Tom Phillips

Tom was plunged into a life or death situation when a raging bull attacked his dad, tossing him into the air like a rag doll and trampling his body.

The pair were tending a newborn calf on their family farm near Abergavenny, Monmouthshire when the bull suddenly charged at them from the other side of the field.

As the 2,000lb animal gored his dad Andrew, leaving him clinging to life, Tom made a split-second decision that saved his father"s life.

Despite being told by his parents never to go near the farm tractor, Tom jumped behind the wheel and managed to use the machine to force the angry bull away from his stricken dad."The bull came out of nowhere," recalls Tom. "I only saw it at the last moment before it hit dad.  "I looked up and he was flying through the air. The bull had steam coming out of its nostrils.  "I knew if I didn't do something it would kill him. I've been told never to drive the tractor, but I knew I had to do something to save dad. "But I had to be careful in case I ran him over, too."

The brave schoolboy, now 11, then drove the tractor to the nearby farmhouse to get help from mum Amanda, who had just returned home from work and was totally unaware of the horrific incident.

Tom says: "I just remember running into the house and seeing mum and screaming: ‘Dad's dead! Dad's dead!""

The brave boy then ran to the family's neighbours to raise the alarm while Amanda rushed to her husband in the field.  "I was terrified," she recalls. "The bull was still circling Andrew, snorting and pawing the ground. I couldn't believe Tom had been so brave."

The beast eventually retreated fully, allowing Amanda to reach Andrew and give him some first-aid.  "I was frantically trying to find a pulse, but I couldn't," she says. "At that moment, I really thought I'd lost him."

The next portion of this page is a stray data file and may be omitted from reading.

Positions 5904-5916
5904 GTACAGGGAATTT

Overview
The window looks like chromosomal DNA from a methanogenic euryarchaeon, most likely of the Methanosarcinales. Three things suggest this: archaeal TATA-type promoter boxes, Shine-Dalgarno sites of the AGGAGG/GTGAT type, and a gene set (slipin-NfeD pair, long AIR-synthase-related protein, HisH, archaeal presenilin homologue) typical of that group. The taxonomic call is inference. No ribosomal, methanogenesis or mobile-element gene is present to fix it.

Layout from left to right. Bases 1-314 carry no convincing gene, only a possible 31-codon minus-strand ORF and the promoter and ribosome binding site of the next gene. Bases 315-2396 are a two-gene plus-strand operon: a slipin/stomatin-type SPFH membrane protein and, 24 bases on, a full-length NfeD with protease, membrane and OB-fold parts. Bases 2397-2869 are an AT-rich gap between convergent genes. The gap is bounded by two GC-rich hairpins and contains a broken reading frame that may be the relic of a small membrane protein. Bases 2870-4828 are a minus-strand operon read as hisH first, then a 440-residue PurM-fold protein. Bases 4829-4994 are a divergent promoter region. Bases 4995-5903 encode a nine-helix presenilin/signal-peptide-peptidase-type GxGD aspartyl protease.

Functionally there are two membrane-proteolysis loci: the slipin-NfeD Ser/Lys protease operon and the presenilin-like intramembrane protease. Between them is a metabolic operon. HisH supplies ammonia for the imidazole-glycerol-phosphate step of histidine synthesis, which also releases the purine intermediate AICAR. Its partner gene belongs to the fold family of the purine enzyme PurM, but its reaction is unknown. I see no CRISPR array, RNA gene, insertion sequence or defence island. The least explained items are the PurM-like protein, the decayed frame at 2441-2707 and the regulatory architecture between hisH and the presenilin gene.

An RAF helicopter responded to the 999 call and flew to the rescue of 46-year-old Andrew. They discovered he had suffered severe internal injuries and 10 broken ribs.  "He was only just clinging to life," recalls RAF winch man Paul Hunter.  "Being hit by a bull that size would equate to being run over by a Range Rover at around 50mph," adds Paul.  "What's more, not only had the bull tossed him into the air, it then proceeded to trample all over his chest."

But thanks to Tom's swift action in driving the bull away, his father recovered from his injuries after spending just two weeks in hospital.  "If Tom hadn't reacted in such an incredibly sensible and responsible way, I could have lost both of them that day," admits Amanda."For Tom to see what was happening all by himself and to deal with it is just amazing."He could have frozen with fear and just stood there and screamed, but he didn't. 

"I am so very proud of him. He's our little hero."


About us

The Mirror's Pride of Britain Awards in partnership with TSB celebrate the achievements of truly remarkable people who make our world a better place.



Contact Us

Pride of Britain
One Canada Square
E14 5AP 

Enquiries: This email address is being protected from spambots. You need JavaScript enabled to view it.



Follow us @PrideOfBritain

Like us on Facebook